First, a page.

The FDA cleared booster shots for a select group of people who received their second dose of Pfizer-BioNTech vaccine at least six months before. This group includes: vaccinated people who are 65 years of age or older or living in long-term care facilities; adults who are at high risk for severe Covid-19 due to an underlying medical problem; healthcare workers and others whose jobs put them at risk. People with weakened immune systems are eligible for a third dose of Pfizer or Moderna four weeks after the second injection.

The CDC said the conditions that qualify a person for a booster shot include: hypertension and heart disease; diabetes or obesity; cancer or blood disorders; weakened immune system; chronic lung, kidney or liver disease; dementia and some disabilities. Pregnant women and current and former smokers are also eligible.

The FDA has cleared the boosters for workers whose work puts them at high risk of exposure to potentially infectious people. The CDC says this group includes: emergency medical workers; education workers; food and agricultural workers; manufacturing workers; correctional workers; workers in the US postal service; public transport workers; employees of grocery stores.

It is not recommended. For now, recipients of the Pfizer vaccine are advised to be vaccinated by Pfizer, and recipients of Moderna and Johnson & Johnson must wait until booster doses from these manufacturers are approved.

Yes. The CDC says the Covid vaccine can be given regardless of the timing of other vaccines, and many pharmacy sites allow people to schedule a flu shot along with a booster dose.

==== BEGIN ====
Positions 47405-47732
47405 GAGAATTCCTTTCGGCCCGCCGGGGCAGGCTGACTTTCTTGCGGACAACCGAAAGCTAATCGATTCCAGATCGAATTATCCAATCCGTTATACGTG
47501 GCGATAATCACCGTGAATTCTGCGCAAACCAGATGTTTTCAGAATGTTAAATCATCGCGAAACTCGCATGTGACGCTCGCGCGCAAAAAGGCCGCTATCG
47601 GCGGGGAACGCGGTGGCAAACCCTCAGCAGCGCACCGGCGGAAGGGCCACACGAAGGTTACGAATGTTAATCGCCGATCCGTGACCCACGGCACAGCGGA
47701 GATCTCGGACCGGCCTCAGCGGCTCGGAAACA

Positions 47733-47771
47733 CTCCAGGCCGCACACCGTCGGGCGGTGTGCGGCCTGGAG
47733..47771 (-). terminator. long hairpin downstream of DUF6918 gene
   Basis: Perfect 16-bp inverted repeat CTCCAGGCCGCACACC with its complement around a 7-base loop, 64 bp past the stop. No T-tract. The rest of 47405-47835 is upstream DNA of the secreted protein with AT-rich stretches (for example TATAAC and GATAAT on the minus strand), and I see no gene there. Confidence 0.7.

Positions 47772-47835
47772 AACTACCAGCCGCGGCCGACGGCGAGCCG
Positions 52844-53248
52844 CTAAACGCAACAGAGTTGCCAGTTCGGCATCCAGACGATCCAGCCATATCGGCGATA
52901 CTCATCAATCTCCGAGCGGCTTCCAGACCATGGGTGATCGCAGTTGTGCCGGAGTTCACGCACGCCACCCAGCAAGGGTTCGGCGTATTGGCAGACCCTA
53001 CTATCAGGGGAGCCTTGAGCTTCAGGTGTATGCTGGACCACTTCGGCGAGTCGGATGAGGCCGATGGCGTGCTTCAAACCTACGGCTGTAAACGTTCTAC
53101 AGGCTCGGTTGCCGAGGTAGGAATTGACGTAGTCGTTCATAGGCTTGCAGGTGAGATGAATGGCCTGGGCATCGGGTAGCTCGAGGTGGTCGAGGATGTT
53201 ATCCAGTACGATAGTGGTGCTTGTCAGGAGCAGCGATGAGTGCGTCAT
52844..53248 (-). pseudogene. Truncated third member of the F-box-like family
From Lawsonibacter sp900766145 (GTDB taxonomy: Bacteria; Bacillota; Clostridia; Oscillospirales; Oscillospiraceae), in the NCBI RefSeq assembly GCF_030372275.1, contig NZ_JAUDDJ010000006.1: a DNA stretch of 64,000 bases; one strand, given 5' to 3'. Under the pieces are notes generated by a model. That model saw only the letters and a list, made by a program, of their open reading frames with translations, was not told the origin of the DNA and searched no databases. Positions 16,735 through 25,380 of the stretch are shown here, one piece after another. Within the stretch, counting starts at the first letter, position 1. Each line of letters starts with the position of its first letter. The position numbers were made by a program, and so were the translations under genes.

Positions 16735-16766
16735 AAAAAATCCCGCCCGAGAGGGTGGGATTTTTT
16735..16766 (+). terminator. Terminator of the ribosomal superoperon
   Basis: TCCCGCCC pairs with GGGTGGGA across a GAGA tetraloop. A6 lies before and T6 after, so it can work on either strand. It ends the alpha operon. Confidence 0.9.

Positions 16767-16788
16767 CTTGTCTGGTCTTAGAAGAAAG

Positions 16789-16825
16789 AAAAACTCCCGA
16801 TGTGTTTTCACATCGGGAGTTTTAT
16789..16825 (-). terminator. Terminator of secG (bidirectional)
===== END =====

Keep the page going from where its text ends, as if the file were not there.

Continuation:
The disease and treatment – which can include chemotherapy, immunotherapy, and steroids – can make patients more vulnerable to infections.

“Colin was undergoing treatment for multiple myeloma but seemed to be responding well,” said Kathy Giusti, who founded the Multiple Myeloma Research Foundation and met Mr Powell when he spoke at a foundation event, in a press release. “Immunosuppression is a well-known side effect of cancer treatment and a reminder that as patients we are at high risk, especially if we are also over 65.”

Vaccines are also likely to be less effective in people with multiple myeloma.

“Unfortunately, cancer itself suppresses the normal immune system,” said Dr. James Berenson, medical and scientific director of the Institute for Myeloma and Bone Cancer Research in West Hollywood, California.

In a study published in JulyDr. Berenson and colleagues found that only 45 percent of people with active multiple myeloma “developed an adequate response” after receiving Pfizer or Moderna vaccines.

People who received the Pfizer vaccine had, on average, lower antibody levels than Moderna recipients, the researchers found. Older patients and those who were not yet in complete remission also had lower antibody levels.

It is not known what type of treatment Mr. Powell received for his multiple myeloma or if he was in complete remission. But even patients in remission can have weakened immune systems, Dr. Berenson said.

“They usually – not in all cases, but usually – maintain a depressed state of the immune system even though they have had a good response to their treatment,” said Dr Berenson.

Eric schmitt and Christine hauser contributed reports.